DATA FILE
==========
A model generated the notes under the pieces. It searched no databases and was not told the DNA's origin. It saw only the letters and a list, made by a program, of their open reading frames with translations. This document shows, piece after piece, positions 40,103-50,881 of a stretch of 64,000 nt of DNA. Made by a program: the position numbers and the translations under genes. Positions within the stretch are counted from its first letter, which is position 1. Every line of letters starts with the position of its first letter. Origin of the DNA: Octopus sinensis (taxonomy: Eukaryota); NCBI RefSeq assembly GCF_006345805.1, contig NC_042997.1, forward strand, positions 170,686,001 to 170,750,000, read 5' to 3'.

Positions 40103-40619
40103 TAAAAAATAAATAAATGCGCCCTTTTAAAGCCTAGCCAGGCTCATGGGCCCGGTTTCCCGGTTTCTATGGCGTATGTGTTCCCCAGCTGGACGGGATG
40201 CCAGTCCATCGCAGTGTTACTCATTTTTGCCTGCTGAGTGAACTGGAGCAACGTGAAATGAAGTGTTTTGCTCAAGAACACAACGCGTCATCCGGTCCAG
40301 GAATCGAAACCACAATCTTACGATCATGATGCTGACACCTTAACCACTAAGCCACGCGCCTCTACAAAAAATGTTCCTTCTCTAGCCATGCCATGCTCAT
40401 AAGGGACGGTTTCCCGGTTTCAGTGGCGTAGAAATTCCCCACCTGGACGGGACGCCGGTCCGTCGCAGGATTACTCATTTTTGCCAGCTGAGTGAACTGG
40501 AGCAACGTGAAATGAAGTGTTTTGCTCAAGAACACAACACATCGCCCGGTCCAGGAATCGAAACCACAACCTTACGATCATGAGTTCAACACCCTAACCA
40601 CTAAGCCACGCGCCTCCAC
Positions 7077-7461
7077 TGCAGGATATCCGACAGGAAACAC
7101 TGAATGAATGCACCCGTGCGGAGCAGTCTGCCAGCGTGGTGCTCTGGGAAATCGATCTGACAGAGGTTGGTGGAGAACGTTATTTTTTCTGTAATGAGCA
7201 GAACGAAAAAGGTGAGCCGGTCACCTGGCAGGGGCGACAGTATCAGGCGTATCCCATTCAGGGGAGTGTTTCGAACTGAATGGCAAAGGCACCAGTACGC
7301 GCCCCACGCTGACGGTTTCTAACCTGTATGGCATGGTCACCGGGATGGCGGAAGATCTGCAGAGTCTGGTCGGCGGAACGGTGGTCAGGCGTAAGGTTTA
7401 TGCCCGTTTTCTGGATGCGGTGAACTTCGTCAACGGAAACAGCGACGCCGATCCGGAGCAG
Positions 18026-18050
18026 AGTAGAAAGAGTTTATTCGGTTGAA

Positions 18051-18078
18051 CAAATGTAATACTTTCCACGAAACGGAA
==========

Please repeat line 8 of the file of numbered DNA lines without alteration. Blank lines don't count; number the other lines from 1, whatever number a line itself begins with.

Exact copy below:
40601 CTAAGCCACGCGCCTCCAC